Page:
The Economic, Social, and Emotional Toll of Removing Temporary Protected Status for Immigrants

The Trump administration continues to take steps to remove protections from certain immigrants groups. Today, it announced that it will end Temporary Protected Status (TPS) for certain nationals of El Salvador, affecting ~200,000 immigrants who have lived in the U.S. for more than 15 years. They will be returning to a country that has one of the highest murder rates in the world as well as a rampant gang problem. Many of the immigrants facing deportation have U.S. born children who now face the possibility of seeing their families torn apart.

Many of these same immigrants play a huge role in farm labor. Farmers are concerned how this, and the loss of other immigration protections, will negatively affect their ability to find laborers to work their crops.

Looking at your own neighborhood and university, which of your neighbors, students, colleagues, friends, and communities are affected by these removal of protections?

Below are books that relate to how immigrants have affected their communities, how immigrants contribute to the U.S. economy, and how immigration and deportation affect children and their families. And consider using the #ImmigrationSyllabus: UC Press Edition to prepare lecture discussions for your courses discussing immigration, labor and work, race relations, families, politics, and much more.

Immigration and Deportation
Labor and Work
Children and Families



Perspectives on the Border

Arizona’s new immigration law, which allows police to stop people they suspect to be in the US illegally and requires immigrants to carry documentation with them, has stirred up controversy and widespread protest. It’s an issue with a long history, as Kelly Lytle Hernández shows in her book Migra!: in which she chronicles the history of the US Border Patrol. Other UC Press authors have given their views on the US-Mexico border in recent weeks.

Tyche Hendricks. Photo: Katy Raddatz

“The best way to understand the border, I believe, is to listen to the people who live there,” writes Tyche Hendricks in The Wind Doesn’t Need a Passport. Rather than a dividing line, Hendricks describes the US-Mexico borderlands as a region with a bi-national culture. “Up close…the border is much more than a hurdle for undocumented immigrants and a stage for Minutemen. It is mountain, desert, ranchland, river, sprawling cities, and remote villages”, she writes in the book.

In an interview on the Berkeleyside blog, Hendricks said that while people living close to the border on either side are on the front lines of problems like drug smuggling and illegal immigration, many are working together to address these issues. In the region, she found “a remarkable spirit of neighborliness in twin border towns, a shared history and many, many families with cross-border ties”.

Tomás Jiménez

Tomás Jiménez, who writes in Replenished Ethnicity about Mexican Americans, ethnic identity, and assimilation, argued in the LA Times for immigration reform that would include citizenship for undocumented immigrants already in the US. In a Drucker Apps conversation about immigration, Jiménez said: “Perhaps the most important aspect of immigration reform…has to do with legalizing people who have been here for some time, people who have proven that they are productive members of US society, and have greater potential to be productive members of American society if we could only unshackle them from the ball and chain that is their legal status.”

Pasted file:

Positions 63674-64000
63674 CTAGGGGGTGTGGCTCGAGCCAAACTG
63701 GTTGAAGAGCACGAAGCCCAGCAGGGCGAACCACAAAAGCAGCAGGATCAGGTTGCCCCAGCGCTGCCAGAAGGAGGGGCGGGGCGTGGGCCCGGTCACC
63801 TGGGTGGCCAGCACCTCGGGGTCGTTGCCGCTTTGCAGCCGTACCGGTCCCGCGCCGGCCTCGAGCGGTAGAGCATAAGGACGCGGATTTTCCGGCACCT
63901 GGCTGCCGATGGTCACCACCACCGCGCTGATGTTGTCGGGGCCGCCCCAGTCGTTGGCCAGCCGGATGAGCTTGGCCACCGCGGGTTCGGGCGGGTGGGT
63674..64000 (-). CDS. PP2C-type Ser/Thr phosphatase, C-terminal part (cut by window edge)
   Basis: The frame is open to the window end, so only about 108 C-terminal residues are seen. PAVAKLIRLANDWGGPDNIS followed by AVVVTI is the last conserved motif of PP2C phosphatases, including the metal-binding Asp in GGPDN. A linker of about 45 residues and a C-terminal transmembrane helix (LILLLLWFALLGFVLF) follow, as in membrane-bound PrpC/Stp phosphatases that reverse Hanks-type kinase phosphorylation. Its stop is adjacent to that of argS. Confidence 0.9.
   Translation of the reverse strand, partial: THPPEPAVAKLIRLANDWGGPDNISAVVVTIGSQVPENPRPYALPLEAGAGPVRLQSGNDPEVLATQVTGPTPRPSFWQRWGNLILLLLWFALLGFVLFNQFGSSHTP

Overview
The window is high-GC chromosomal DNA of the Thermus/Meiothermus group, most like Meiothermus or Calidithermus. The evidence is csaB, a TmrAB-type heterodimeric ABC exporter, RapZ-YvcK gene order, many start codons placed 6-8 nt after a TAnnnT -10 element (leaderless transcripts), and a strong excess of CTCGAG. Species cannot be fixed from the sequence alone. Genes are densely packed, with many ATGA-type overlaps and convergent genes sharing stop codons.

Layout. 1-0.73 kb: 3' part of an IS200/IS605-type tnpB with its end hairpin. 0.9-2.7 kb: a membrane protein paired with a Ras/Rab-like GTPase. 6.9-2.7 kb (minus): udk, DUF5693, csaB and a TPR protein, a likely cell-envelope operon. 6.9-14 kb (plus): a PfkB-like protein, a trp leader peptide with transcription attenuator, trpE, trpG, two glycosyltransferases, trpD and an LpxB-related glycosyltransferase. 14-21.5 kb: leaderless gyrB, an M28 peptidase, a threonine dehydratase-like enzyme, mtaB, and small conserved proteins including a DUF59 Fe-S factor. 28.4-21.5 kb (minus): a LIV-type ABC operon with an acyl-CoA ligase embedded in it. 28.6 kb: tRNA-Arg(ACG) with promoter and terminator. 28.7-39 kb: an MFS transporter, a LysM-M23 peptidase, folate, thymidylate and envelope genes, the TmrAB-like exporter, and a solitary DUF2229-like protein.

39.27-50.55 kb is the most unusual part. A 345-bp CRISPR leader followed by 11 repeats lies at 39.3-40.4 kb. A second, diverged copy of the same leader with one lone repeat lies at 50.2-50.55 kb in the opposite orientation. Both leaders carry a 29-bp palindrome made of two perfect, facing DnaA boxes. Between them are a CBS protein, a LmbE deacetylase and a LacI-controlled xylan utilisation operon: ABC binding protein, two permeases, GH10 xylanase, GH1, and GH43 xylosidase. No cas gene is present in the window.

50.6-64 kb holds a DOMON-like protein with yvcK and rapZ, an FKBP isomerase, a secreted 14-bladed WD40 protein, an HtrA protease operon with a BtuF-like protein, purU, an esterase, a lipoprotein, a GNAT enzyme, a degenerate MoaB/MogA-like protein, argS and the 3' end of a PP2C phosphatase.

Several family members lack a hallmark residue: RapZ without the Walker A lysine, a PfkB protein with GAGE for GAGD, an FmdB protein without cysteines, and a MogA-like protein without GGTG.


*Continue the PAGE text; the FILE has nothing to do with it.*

Peter Schrag. Photo: Patricia Ternahan

In the Wall Street Journal, Peter Schrag, author of Not Fit for Our Society, recalled the nature of Americans’ feelings toward newcomers over the centuries. The history of both legal and illegal immigration in America has been characterized by ambivalence, he said, with anti-immigrant sentiment flaring and waning with economic trends and other factors. “Arizona’s new law…is only the latest chapter in centuries of intermittent efforts to slow immigration, or stop it altogether”, he wrote.

Living in Limbo: Crisis and Mexican Immigration

On NPR’s Tell Me More last week, Tomás Jiménez, author of Replenished Ethnicity: Mexican Americans, Immigration, and Identity, spoke to Lynn Neary about whether recent drug-related violence in Mexico is changing immigration patterns, possibly widening the gap between Mexican immigrants in the US and their family members across the border.

Jiménez finds that the economic crisis, not violence, is probably the driving force behind a recent decline in immigration from Mexico, and addresses anecdotal evidence suggesting that legal immigrants from Mexico and their children may be assimilating more into life in the US, while unauthorized immigrants and their children face an increased sense of “living in limbo”. Listen to Tomás Jiménez on NPR’s Tell Me More